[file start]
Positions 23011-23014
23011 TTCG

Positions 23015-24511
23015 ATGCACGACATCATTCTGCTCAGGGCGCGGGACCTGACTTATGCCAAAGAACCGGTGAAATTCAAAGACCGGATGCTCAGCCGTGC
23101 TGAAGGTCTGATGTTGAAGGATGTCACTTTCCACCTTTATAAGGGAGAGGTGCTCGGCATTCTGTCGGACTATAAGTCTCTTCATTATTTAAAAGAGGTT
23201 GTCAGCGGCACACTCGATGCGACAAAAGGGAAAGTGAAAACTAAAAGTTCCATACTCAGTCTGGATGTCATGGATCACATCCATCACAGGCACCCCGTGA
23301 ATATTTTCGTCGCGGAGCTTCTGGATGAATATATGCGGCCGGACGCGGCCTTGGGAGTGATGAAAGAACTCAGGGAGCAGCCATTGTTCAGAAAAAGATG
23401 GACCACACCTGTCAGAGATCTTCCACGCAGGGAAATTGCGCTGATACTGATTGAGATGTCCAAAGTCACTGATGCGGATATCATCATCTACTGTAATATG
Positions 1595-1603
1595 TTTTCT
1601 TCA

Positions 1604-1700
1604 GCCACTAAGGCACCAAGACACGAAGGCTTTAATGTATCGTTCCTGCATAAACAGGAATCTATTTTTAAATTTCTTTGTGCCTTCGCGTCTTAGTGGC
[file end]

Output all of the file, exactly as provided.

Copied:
Positions 23011-23014
23011 TTCG

Positions 23015-24511
23015 ATGCACGACATCATTCTGCTCAGGGCGCGGGACCTGACTTATGCCAAAGAACCGGTGAAATTCAAAGACCGGATGCTCAGCCGTGC
23101 TGAAGGTCTGATGTTGAAGGATGTCACTTTCCACCTTTATAAGGGAGAGGTGCTCGGCATTCTGTCGGACTATAAGTCTCTTCATTATTTAAAAGAGGTT
23201 GTCAGCGGCACACTCGATGCGACAAAAGGGAAAGTGAAAACTAAAAGTTCCATACTCAGTCTGGATGTCATGGATCACATCCATCACAGGCACCCCGTGA
23301 ATATTTTCGTCGCGGAGCTTCTGGATGAATATATGCGGCCGGACGCGGCCTTGGGAGTGATGAAAGAACTCAGGGAGCAGCCATTGTTCAGAAAAAGATG
23401 GACCACACCTGTCAGAGATCTTCCACGCAGGGAAATTGCGCTGATACTGATTGAGATGTCCAAAGTCACTGATGCGGATATCATCATCTACTGTAATATG
Positions 1595-1603
1595 TTTTCT
1601 TCA

Positions 1604-1700
1604 GCCACTAAGGCACCAAGACACGAAGGCTTTAATGTATCGTTCCTGCATAAACAGGAATCTATTTTTAAATTTCTTTGTGCCTTCGCGTCTTAGTGGC